Sadly, it crossed Donovan's. Just as they are about to discuss what is between them, Donovan suddenly bails on Lily and turns into someone she barely recognizes. From a sweet, nurturing sort of man who has always been her best friend, he turns into someone angry and withdrawn. He's as likely to sneer at Lily as he is to speak to her civilly. And the change is mystifying, and frustrating for both Lily and the reader. There was a huge portion where I was wondering, when are these two going to talk about the elephant in their relationship? Because while Lily attempts to straighten out matters Donovan and herself, he's always avoiding her and simply asking that she trust him, that one day, he will tell her everything she wants to know. And I wanted to smack him for being so cryptic!
But I loved that Lily chose to move on with her life, and let herself begin planning a future without Donovan, and become involved with Christopher. Christopher is an endearing British bloke that Lily falls in love with, and while it took me a while to warm up to him, he is in fact, a very sweet character that I really came to admire. His acceptance of Lily and all her troubles with Donovan at the end of the novel really won me over. Is he perfect for Lily? I don't know. But he's probably the only person in the whole world that can see what is between Lily and Donovan and not ask questions, and still stick around.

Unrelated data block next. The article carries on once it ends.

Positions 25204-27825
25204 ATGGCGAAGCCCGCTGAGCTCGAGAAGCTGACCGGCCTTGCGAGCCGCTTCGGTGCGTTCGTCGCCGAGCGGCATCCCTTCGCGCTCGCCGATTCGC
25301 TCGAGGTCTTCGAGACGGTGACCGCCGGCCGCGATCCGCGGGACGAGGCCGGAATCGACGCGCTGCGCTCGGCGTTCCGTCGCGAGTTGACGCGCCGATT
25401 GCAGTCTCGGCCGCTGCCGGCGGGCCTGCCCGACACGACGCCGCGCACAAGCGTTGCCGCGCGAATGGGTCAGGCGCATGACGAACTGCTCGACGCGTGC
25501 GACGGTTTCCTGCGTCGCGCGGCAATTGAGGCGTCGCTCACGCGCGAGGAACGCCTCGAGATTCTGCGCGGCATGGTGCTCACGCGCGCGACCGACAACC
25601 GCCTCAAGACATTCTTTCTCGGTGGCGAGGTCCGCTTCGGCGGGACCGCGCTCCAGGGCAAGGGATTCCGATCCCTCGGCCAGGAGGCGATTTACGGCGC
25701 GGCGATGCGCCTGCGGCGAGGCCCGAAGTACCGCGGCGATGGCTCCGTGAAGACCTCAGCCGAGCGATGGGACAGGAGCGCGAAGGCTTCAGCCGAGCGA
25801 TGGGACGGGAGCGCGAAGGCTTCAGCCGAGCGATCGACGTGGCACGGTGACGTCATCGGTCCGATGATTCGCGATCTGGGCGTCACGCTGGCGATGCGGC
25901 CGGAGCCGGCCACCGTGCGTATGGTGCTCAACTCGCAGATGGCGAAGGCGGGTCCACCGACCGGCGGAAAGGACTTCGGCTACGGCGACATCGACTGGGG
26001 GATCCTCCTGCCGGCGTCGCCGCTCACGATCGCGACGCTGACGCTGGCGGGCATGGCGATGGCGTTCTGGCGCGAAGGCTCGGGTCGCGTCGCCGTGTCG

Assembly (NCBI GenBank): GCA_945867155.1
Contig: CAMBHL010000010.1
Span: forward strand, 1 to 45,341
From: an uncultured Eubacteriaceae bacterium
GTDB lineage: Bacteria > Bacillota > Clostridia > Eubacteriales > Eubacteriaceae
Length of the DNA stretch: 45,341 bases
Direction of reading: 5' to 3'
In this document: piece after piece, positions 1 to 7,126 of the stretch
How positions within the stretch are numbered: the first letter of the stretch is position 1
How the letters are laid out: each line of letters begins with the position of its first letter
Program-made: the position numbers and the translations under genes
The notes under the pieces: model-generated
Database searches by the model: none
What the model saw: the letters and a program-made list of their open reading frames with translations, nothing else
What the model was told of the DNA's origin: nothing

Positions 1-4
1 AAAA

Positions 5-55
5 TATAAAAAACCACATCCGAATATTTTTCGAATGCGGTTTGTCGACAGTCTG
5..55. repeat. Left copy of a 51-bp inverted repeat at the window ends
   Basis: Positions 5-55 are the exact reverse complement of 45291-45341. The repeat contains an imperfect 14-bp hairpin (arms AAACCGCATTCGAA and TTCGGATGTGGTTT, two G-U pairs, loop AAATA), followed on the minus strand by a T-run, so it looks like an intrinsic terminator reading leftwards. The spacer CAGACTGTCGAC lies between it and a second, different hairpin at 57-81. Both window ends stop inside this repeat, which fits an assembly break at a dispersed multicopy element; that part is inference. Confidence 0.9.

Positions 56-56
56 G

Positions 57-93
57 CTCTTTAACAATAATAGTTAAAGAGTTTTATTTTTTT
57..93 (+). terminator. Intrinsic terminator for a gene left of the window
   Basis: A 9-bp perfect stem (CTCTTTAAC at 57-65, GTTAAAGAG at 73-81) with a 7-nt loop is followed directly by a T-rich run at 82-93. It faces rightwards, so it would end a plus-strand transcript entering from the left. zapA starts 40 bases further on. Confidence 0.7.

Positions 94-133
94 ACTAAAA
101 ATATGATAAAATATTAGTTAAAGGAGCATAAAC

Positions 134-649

Now, there did come a point where between Lily and Donovan not talking, and Lily and Christopher being in a weird long distance semi-romance/semi-friendship, where I started to wonder where the story was going. And that's when I was struck with the heart of the book: that the story is much bigger than a story about soul mates who happen to be star crossed. Love's Forbidden Flower gently nudges us into thinking about acceptance in a whole new light, a way that was meaningful when applied it the real world. I was glad to see that Ms. Rinella presented us with a story that was sweet, but had a realistic element of starkness to it. An element that nearly destroyed Donovan and makes him a character that you cannot help but ache for because he's victimized in a way that is so wholly unexpected that it broke my heart. What he had to endure, what it did to him, made me recoil because it was so awful. The story forces us to face a reality that we might otherwise chose to ignore: that perhaps what society considers perverted might need to be re-evaluated. The ending struck me as particularly powerful and wholly appropriate.